By Richard Goldstein
“…In the sixties the direction was toward breaking down the walls between people. Look for people to build them back up again…”
The great stone wheels of media are churning to the notion that a new urbanity is in the air. Art directors are photographing New York City as though it were a vodka ad. Models are posing against the Chrysler Building instead of waterfalls. Ordinary women are trying to look like Audrey Hepburn in Love in the Afternoon. People who used to think almost anything was more important than style are wearing jewelry and body oil. All the nuances of refinement have become important again, as though by striving for some personal definition of elegance one might stumble upon some essential quality to stand out against the violence and austerity of our days.
The return to elegance means that people of all classes will be favoring formal entertainment over serendipity: going to dinner parties, taking openings seriously, rediscovering the discothèque, hanging out in cafés. It also means a new appreciation of the city as a physical environment (very different from the anti-urban, back to nature movement); it means choosing clothing which looks good against the New York City landscape of tenements and skyscrapers, or posing draped against the chipped kneecaps of some general in Central Park. The one landmark that everyone is interested in preserving is the New York style. People are trying to behave like New Yorkers in the movies, taking very seriously the classic urban demeanor, which is haughty/irascible if you’re poor, and haughty/graceful if you’re rich.
All this is very different from dressing up in the sixties, when everyone wore costumes and you “evolved” from being a cowboy to being an Indian to being a farmer to being a saint. These days, you don’t wear your karma on your sleeve. The fantasy is in the texture of your clothes not in their associations. Color and cut express ambience, as do their styles and accessories. The idea is to be moody, and somewhat melodramatic, but without violating taste. This year, we can talk about fashion as a ritual people partake of in a deliberate way, like manners or romance. It has a certain formality to it, a stylization which is the essence of swank, and it’s important to realize that this formality applies to street fashion as much as it does haute couture.
This year’s idea is distance—in clothing, in manners, in art—a heightened consciousness of irony and effect. We seem to be passing from the age of touchies to a time of politesse. The direction in interpersonal behavior in the sixties was toward breaking down the walls between people. Look for people to start building them back up. An important aspect of glamour is invulnerability. Being fashionable demands a certain stylization of one’s inner emotions, the discipline which taste imposes. You can expect to see emotion vented in more traditional ways—through eloquence and wit—as public rage and undue candor become uncool. What we lose by this decision is all that psychologists have said about the relationship between emotional release and health. What we gain by this decision is a heightened sense of style.
Look for a surge in the culture of discothèques, the growth of neighborhood jazz clubs and boîtes, a burgeoning of pubs for hanging out (as opposed to cruising) as people who once considered themselves too soulful for bars begin to despair of organic cellars, where the soy sauce smells of Raid. At concerts, watch for heavy boozing and dancing in the aisles. No more nodding while the band plays on. Elegance demands that people work hard at making every gathering a great urban bash. Which means that going out will be a formal occasion for people of all ages—and that teenagers will be as involved in the nuances of urban demeanor and dress as anyone.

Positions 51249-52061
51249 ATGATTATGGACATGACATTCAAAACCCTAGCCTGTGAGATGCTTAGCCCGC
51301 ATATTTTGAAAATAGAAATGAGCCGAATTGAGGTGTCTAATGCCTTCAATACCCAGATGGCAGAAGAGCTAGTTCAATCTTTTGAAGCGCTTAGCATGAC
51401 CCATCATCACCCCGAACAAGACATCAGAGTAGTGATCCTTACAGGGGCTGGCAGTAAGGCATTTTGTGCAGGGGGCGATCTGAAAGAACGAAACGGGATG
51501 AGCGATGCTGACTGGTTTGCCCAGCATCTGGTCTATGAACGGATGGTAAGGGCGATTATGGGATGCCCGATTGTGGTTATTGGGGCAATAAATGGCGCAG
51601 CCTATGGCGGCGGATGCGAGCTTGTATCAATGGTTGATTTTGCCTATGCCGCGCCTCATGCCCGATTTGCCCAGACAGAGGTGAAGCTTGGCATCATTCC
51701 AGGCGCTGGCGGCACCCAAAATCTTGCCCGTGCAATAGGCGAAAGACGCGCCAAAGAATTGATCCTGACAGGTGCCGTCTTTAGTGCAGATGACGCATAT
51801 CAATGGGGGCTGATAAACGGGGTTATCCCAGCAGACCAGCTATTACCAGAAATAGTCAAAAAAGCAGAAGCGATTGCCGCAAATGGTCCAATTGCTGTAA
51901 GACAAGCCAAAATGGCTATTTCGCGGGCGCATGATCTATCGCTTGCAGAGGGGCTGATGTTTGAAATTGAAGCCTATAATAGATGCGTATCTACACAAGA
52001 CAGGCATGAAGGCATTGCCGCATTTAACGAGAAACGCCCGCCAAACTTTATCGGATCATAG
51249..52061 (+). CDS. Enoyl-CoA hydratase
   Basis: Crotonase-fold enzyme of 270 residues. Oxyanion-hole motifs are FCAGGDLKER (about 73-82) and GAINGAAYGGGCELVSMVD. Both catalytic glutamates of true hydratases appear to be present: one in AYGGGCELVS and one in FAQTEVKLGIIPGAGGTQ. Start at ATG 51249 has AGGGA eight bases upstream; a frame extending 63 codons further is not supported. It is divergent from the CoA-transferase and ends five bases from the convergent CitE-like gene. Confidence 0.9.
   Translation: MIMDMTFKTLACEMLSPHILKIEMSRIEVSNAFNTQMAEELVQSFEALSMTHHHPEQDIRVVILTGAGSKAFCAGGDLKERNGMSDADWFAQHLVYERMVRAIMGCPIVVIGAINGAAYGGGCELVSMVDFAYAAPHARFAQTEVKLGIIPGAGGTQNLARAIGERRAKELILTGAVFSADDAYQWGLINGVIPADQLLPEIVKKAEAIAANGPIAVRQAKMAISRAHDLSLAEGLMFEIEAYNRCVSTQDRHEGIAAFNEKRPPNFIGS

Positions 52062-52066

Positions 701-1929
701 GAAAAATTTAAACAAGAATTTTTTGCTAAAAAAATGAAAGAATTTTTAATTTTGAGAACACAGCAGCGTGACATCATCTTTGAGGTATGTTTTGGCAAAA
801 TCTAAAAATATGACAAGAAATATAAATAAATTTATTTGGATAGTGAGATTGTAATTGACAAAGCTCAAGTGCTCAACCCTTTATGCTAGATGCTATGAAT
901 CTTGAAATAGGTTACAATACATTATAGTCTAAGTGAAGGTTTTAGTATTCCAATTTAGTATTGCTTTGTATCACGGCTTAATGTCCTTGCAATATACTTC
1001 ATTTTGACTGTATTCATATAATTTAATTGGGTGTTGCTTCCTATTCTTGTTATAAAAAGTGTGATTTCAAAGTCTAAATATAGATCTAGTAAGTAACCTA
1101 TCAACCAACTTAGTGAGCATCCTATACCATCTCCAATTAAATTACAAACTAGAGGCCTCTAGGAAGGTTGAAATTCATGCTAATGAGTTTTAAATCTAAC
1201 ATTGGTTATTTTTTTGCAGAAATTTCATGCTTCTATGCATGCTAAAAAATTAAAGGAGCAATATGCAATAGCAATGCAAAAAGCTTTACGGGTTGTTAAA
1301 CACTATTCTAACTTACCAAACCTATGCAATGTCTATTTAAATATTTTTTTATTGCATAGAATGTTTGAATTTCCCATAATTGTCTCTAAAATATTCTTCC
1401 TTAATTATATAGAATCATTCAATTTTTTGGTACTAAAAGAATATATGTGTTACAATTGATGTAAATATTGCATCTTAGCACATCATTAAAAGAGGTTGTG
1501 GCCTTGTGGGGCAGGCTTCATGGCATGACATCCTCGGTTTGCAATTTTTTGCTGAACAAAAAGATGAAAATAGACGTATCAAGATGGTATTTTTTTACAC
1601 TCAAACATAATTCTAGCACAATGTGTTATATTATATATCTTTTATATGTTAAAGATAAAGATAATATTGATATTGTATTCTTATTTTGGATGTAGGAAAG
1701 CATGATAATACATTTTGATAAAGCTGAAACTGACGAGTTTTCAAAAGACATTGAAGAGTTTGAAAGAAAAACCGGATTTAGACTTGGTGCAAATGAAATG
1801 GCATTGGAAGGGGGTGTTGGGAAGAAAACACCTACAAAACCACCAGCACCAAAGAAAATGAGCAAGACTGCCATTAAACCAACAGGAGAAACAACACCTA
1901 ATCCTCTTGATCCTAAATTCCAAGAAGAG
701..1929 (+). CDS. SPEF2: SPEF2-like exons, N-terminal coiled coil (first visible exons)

This year’s street swank is almost entirely a creation of Latins and blacks (as opposed to white hippies who dominated the field during the sixties), and that, too, reflects the traditional supremacy of non-whites on the turf of hip attire. During the late sixties, white teenagers abandoned Seventh Avenue for the Army-Navy stores. But this year, they will begin to pick up on a new street look, which is superbly suited for strutting with a radio pressed to your ear, and dancing chic to chic. This year’s dance looks a little like the rhumba, a little like the jitterbug, a little like the frug: but it’s nothing like the mishmash you did in bell bottoms.
Of course, you can’t strut in Earth Shoes; you can do it, but your feet will feel like halvah. And you can’t really dance in a denim jacket. You need something that will billow in the breeze. And that’s where street swank comes in: a silk shirt (open at the neck to show that triangle of savagery), a pair of baggy pants so the hips can move . . . soon you’re shoving the workshirts to the far side of the closet. And that is precisely what teenagers in the city are doing, relegating the entire hippie ethic to the suburbs and insisting on a formality more in keeping with the return of urban elegance. This seems to me the very attitude behind classicism in high fashion; rich people and poor people will look as different as they ever have, but they will share a respect for glamour amid violence and austerity, the classic urban pose.
All this is reminiscent of the forties, which was a golden age of grace under pressure. The forties revival commands attention in music and films; it has also become an essential fashion pose. What we seem to cherish about the forties is not the heroism of the little guy, but the muted iridescence of people who felt damned. Still, it would be a mistake to ignore the current of melancholy which runs though our concern with elegance. The mood is swanky, but it is also blue.
* A version of this article appeared in the September 17, 1973 issue of New York Magazine.